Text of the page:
Sometimes, It Pays To Be A Bad Sport: California Court Finds That Employee Who Deceived Her Employer About Having Signed An Arbitration Agreement Cannot Be Compelled To Arbitrate

We have written previously about litigants’ attempts to compel arbitration under a theory of “equitable estoppel.”  For example, last July we discussed the move by Silicon Valley venture capital firm Kleiner Perkins to force its former partner, Ellen Pao, to arbitrate their sexual harassment dispute on the theory that, despite the absence of an agreement to arbitrate between the parties, it would be inequitable to allow Pao to avoid arbitration.  Although the trial court rejected this argument, Kleiner Perkins appealed and is awaiting a decision.

Since then, the issue of equitable estoppel has cropped up again in the California courts.  Just last week, in a decision that may have ramifications for Pao and Kleiner Perkins, the California Supreme Court declined to review (subscription required) a decision by a California appeals court affirming the denial of The Sports Club Company’s motion to compel arbitration against its former employee, Susan Gorlach.

The facts of the case, as outlined in several employee declarations that accompanied The Sports Club’s motion to compel, are intriguing.  Gorlach is the former human resources director for The Sports Club Company, which operates a collection of health clubs in Los Angeles and other cities.  In 2010, The Sports Club revised its employee handbook to include an arbitration agreement.  All employees – including Gorlach – were required to sign the agreement as a condition of employment.  Gorlach was asked to present the new handbook to employees and to collect their signatures.

Throughout the summer of 2010, Gorlach led other The Sports Club executives to believe that she had signed the arbitration agreement when she had not.  She told the company’s president and co-founder that “everyone but four individuals” had signed the agreement and that everyone on the executive committee (which included Gorlach) had signed it.  She told the company’s CEO that “everyone at corporate” had signed the agreement.  Likewise, she told the company’s COO that “all corporate employees except for four” had signed on.  Gorlach also sent an e-mail to four executives, stating that some employees did not want to sign the agreement and wanted advice about how to proceed.  At no point, however, did Gorlach identify herself as one of the holdouts.   

Gorlach resigned from the company on August 6, 2010.  Several months later, she sued The Sports Club and five of its officers for wrongful termination, retaliation, paramour sexual harassment, and other tort claims.  The Sports Club moved to compel arbitration.  Gorlach opposed the motion on the ground that she never signed the arbitration agreement.  In response, The Sports Club argued that Gorlach was estopped from claiming that the arbitration agreement did not apply to her because she deliberately misled the company into believing that she had signed it.

The trial court refused to compel arbitration, holding that Gorlach was not equitably estopped from denying the existence of an agreement.  Although the court acknowledged that Gorlach had deceived the company’s executives, it found that The Sports Club had failed to demonstrate a key element of equitable estoppel:  detrimental reliance.  In short, The Sports Club could not show that had Gorlach come clean and admitted she had not signed the arbitration agreement, it would have terminated her prior to her resignation.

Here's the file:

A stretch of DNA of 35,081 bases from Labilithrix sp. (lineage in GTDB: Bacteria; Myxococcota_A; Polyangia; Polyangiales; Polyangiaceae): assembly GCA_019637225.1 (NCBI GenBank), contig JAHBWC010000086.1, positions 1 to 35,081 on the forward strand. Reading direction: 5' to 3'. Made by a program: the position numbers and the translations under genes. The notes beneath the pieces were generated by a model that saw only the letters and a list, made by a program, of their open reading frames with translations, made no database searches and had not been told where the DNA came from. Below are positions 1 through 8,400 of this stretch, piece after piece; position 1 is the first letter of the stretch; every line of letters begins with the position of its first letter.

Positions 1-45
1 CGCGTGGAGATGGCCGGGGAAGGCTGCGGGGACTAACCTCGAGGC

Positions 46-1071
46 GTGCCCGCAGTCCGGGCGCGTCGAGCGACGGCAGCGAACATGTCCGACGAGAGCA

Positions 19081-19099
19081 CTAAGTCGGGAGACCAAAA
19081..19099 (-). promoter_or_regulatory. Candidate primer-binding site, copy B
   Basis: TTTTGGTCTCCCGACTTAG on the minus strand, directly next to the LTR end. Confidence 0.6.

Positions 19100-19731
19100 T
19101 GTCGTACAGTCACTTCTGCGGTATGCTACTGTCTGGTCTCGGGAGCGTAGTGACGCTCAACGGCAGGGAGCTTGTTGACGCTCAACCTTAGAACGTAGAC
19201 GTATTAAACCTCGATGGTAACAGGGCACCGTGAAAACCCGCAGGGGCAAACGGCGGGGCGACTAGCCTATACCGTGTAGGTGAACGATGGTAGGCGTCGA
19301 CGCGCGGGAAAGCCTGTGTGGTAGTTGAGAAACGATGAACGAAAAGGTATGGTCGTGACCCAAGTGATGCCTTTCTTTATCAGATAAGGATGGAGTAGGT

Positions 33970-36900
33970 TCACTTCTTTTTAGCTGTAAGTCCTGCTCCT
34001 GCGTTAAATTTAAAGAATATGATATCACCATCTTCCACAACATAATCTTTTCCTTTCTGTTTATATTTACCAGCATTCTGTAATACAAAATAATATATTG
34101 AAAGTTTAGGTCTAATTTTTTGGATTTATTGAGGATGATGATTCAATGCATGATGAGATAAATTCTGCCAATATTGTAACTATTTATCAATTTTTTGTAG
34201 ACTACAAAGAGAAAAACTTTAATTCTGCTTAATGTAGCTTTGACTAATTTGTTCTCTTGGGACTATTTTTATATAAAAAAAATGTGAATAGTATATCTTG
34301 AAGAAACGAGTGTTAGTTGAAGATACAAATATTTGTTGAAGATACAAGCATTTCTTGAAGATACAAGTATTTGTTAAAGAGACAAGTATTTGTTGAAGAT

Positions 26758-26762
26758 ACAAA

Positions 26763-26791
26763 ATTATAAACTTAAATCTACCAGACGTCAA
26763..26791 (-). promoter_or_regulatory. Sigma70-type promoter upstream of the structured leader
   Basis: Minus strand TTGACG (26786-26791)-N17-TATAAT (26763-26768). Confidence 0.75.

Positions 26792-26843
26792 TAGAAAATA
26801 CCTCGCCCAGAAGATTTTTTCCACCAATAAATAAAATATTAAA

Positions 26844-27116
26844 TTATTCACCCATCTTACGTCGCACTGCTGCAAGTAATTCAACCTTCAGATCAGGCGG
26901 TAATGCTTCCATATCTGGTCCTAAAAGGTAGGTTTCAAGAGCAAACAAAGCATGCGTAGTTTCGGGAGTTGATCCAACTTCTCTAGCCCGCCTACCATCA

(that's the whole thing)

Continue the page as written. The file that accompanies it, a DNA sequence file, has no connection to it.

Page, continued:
The Sports Club also argued that it and Gorlach had an implied-in-fact contract, but both the trial court and the appellate court rejected this argument as well.  An implied-in-fact contract, like an express contract, requires a mutual agreement and intent to promise, and there was no evidence that Gorlach had any intention of signing the arbitration agreement.  The appellate court distinguished this case from Craig v. Brown & Root, Inc., where employees were informed – without being asked to sign an agreement – that all employment-related disputes would be subject to arbitration.  Because The Sports Club required its employees to actually sign an arbitration agreement, Gorlach was not bound by it simply by continuing her employment.

We will continue to stay abreast of and keep you posted as to any interesting new developments in the area of “arbitration by estoppel,” including the upcoming Kleiner Perkins decision.

Information provided on InsightZS should not be considered legal advice and expressed views are those of the authors alone. Readers should seek specific legal guidance before acting in any particular circumstance.

As the regulatory and business environments in which our clients operate grow increasingly complex, we identify and offer perspectives on significant legal developments affecting businesses, organizations, and individuals. Each post aims to address timely issues and trends by evaluating impactful decisions, sharing observations of key enforcement changes, or distilling best practices drawn from experience. InsightZS also features personal interest pieces about the impact of our legal work in our communities and about associate life at Zuckerman Spaeder.

Information provided on InsightZS should not be considered legal advice and expressed views are those of the authors alone. Readers should seek specific legal guidance before acting in any particular circumstance.

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